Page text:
ADDITIONAL INFORMATION

From: Stan Lowkis, July 1997

Opus 2218 was donated to a collage in Geneva Switzerland around 1988-89. There is an interesting CD recorded in 1989 as soon as the organ was partially playable recorded on Gallo label Switzerland. It is referred to as "Orgue de Cinema Claparede"

From: Thomas Klose, May 2001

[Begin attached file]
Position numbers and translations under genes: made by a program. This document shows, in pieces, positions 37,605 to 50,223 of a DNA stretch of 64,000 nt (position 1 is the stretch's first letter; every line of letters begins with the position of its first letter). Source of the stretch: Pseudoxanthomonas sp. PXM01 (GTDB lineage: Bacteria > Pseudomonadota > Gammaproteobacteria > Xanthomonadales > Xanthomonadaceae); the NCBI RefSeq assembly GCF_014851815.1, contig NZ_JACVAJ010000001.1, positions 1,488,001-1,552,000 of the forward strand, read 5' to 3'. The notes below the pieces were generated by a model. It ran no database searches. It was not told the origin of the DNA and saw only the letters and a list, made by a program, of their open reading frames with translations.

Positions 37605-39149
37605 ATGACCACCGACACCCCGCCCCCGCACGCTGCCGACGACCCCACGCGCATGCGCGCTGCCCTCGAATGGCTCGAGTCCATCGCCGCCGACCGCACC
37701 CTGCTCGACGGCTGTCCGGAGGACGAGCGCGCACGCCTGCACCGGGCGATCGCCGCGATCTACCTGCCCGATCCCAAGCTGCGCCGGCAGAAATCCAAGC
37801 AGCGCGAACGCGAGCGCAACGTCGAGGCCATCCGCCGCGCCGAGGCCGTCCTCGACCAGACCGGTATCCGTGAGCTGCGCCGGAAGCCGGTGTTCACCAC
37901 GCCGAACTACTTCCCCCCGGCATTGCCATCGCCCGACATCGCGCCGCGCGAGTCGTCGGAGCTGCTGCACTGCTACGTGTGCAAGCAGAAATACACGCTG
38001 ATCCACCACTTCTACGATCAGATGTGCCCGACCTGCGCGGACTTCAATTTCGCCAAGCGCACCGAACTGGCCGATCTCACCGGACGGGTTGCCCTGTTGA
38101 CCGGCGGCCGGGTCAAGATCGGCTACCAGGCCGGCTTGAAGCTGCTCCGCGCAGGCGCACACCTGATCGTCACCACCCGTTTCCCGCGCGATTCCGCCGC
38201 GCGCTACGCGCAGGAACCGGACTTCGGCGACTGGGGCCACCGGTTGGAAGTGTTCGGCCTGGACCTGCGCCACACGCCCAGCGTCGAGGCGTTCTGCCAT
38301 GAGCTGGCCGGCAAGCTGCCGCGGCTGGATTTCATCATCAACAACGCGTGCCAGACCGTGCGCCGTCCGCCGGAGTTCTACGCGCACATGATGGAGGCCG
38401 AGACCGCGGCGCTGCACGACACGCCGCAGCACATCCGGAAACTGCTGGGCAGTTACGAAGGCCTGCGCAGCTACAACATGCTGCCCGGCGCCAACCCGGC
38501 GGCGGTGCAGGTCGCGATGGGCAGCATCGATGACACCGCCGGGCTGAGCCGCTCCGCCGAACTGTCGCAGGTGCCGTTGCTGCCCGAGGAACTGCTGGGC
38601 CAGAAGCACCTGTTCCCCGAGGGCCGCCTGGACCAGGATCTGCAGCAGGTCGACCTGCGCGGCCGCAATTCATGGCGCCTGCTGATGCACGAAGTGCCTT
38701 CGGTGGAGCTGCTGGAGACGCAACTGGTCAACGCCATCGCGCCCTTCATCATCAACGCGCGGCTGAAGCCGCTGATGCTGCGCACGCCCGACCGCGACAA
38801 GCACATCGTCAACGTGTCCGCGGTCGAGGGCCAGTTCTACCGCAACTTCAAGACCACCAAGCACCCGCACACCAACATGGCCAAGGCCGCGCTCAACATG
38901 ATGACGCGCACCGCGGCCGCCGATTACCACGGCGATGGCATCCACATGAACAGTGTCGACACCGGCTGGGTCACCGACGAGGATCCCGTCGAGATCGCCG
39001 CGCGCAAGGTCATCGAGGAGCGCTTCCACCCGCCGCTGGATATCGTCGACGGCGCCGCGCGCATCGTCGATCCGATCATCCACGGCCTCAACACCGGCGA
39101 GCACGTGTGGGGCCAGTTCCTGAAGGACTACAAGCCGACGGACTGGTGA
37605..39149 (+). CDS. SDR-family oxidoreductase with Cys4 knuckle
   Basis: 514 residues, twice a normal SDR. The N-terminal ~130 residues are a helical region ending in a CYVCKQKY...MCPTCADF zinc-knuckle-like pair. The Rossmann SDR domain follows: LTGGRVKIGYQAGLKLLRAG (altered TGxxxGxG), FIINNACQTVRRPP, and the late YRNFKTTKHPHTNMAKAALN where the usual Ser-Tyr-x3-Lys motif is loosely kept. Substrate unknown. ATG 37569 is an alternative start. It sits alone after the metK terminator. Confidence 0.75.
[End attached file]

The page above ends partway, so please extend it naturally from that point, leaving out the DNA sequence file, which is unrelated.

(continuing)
Wurlitzer op. 2218 left the factory September 18, 1937 and was installed in the Granada Theatre, Clapham Junction, London, where it attracted the crowds for long as most of you may know much better than me. However, when the theatre was closed the organ came up for sale and was purchased by a Swiss group of enthusiasts who istalled it in the auditorium of the Collège Claparède in Conchès near Geneva where it was reopened by Robin Richmond May 7, 1982. For quite a long period of time the instrument had not been much in use except perhaps for the appearance of Jonas Nordwall last year and obviously suffered from negligence. A couple of years ago the console had been brought over to Germany and received a new stop action system through the well known organ building firm of Heuss in Lich. Some work had also been done last year by a Swiss organ builder. However, and this is what I feel about it, organ builders in Continental Europe, particularly as they mainly have to deal with church organs, do not always do justice to theatre pipe organs and their particular basic principles. My fellow enthusiast Sven Wortmann, besides building his own homemade cinema pipe organ, maintains the Wurlitzer in the German Film Museum at Frankfurt for many years and collected a big deal of experience in trouble shooting and repairs. Alongside his many professional and private commitments he also advises some other owners of T.P.O.s of different makes in both public and private locations. Since he came in touch with Swiss fellow enthusiasts he naturally took a special interest in the Wurlitzer in the College and meanwhile spent a couple of weekends working on the organ and also playing before audiences. Last weekend he and a few Swiss enthusiasts went to work again. This time they rebuilt the motors of both the glockenspiel and the xylophone which from now on again will enhance the magnificent sound of this organ. Thomas Richter our local expert on mechanical music instruments brought the mandolin effect of the attached piano back into working order, I was told. Much more work is due to be carried out in the near future, including a new main cable and platform for the console to move it around in the auditorium. There is no proper organ bench, just a Howard seat. Hence a matching dog leg bench will also have to be custom made. Any suggestions re measurements or even drawings would be very well appreciated. If anyone has got something like that please feel free to mail privately to organasm@t-online.de . A small choice of pictures, courtesy of Sven Wortmann, has been mailed to be seen at TheatrePipeOrganPicPost@yahoogroups.com Thomas Klose

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